Comedy is something dear to my heart, and this week we have two funny stories.
From Futurismic comes Westminster Executive Solutions by Chris Nakashima-Brown and Bruce Sterling. I'm a huge Sterling fan, and I remember Nakashima-Brown from his previous appearance in Futurismic, so I had some idea what to expect here.
This irreverent Dystopian satire squeezes a lot of content into it's short space. The events unfold in a collage of chat room conversation, blog rants and police walkie-talkie chatter that strips away the artifice of story. It's like a modern day epistolary story, using incredibly close points of view that admit only what a character says, and you have to piece the story together from these different perspectives on events. The story's a lot of fun and the constitutional crisis it describes seemed deliciously timely.
Tom Holt's Brownian Emotion is a gentler sort of comedy, a sweet rom-com via Dr Who, maybe. Holt's name rang a bell, and a quick web search revealed he's the writer of a large number of comic novels with a fantastical tinge, so I was interested to see what he did here.
This is a fluffy bit of quantum nonsense that sees a hapless history lecturer in Oxford on his way ask his girlfriend to marry him, when he meets a woman who claims she broke his heart ten years ago. I won't give the twists and turns away, but I think you can see where this tale of lost love and rifts in the TimSpacFlux (“that's what we call it now”) is going. In contrast to the minimal characterisation in Westminster Executive Solutions, this one's full of character, depending on the likeable leads to engage us in the story and the mix of soap and romance.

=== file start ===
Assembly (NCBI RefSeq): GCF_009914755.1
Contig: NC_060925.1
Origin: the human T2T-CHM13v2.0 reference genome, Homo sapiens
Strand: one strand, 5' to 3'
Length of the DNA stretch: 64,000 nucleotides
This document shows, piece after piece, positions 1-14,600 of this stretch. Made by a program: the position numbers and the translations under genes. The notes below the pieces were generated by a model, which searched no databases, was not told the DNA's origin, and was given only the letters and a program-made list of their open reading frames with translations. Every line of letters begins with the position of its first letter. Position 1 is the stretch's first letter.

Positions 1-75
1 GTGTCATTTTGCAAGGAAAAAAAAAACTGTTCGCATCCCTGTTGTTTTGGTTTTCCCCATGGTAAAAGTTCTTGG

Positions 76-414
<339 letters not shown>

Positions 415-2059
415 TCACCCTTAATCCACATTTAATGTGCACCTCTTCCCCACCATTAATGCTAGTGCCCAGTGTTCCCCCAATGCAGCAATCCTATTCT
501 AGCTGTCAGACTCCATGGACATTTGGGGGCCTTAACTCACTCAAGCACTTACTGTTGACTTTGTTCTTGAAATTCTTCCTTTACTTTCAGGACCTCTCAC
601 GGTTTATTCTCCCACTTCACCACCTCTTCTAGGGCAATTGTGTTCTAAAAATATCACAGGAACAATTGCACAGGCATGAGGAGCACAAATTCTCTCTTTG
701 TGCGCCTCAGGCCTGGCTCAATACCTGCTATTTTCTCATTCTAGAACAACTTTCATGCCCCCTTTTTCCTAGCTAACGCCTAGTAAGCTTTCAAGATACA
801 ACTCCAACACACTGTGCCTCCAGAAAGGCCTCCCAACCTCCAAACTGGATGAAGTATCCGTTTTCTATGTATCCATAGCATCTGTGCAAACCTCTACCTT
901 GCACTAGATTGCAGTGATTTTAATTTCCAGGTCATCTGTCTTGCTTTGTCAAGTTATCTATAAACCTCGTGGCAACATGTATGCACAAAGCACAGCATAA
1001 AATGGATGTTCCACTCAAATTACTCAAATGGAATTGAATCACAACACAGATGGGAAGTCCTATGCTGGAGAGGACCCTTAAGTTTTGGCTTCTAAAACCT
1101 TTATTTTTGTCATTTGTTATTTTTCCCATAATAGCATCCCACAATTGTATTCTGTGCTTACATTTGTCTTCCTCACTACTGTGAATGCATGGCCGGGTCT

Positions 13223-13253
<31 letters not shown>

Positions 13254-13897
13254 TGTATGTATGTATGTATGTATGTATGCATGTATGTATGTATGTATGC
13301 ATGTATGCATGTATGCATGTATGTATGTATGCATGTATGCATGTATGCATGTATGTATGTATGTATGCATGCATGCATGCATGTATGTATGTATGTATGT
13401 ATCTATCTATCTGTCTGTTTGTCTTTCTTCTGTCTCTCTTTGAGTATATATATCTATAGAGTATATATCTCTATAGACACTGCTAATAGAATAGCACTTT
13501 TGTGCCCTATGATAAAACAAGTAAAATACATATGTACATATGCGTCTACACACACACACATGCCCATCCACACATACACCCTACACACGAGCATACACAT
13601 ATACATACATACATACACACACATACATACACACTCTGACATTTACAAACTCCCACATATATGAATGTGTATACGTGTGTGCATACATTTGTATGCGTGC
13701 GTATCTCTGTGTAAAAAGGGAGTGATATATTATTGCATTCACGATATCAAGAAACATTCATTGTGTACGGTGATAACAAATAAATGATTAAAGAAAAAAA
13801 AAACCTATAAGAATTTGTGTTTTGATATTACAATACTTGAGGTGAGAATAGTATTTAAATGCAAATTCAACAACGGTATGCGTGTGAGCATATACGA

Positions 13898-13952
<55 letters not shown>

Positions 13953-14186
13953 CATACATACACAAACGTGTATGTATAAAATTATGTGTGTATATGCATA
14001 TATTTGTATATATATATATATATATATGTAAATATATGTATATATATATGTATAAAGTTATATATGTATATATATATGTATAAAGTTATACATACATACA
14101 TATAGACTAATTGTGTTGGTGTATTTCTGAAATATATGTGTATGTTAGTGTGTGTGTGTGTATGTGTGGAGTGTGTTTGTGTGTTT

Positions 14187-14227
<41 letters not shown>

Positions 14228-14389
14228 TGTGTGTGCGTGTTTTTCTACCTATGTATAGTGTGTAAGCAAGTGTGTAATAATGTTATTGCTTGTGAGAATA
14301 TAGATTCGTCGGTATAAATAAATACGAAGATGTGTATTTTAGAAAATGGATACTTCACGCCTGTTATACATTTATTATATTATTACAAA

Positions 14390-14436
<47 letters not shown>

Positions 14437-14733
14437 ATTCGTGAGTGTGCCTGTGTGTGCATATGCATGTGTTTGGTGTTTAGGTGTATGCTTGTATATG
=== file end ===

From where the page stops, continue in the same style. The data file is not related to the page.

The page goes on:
I'm a big comedy fan, and SF is a genre that really lends itself to the funny. I grew up on a diet of cheap paper backs full of the stories of the great American SF humourists of the fifties and sixties, writers like Vonnegut, Dick, Harry Harrison, Robert Sheckley and Jack Vance. Combined with early exposure to Monty Python, this put my brain in perfect shape to receive 2000AD when it arrived, and it seemed to be instantly talking my language.
I prefer grim humour to the lighter types, I have to admit. My favourite writers all have a dark sense of humour, writers like Sterling, Steve Aylett, J G Ballard, Jack Vance, Greg Egan, Jon Courtney Grimwood and Alan Moore. Some of the signature works of SF have strong satirical elements Clockwork Orange, Brave New World, The Handmaid's Tale and even 1984 have an undercurrent of satire and even farce about them.
It seems to me that the lighter fair focuses on problems of reason and common sense, but I think the absurdity of life is impervious to reason. Life is nasty brutish and short, but you might as well stop and smell the schadenfreude. That's the sort of thing I like!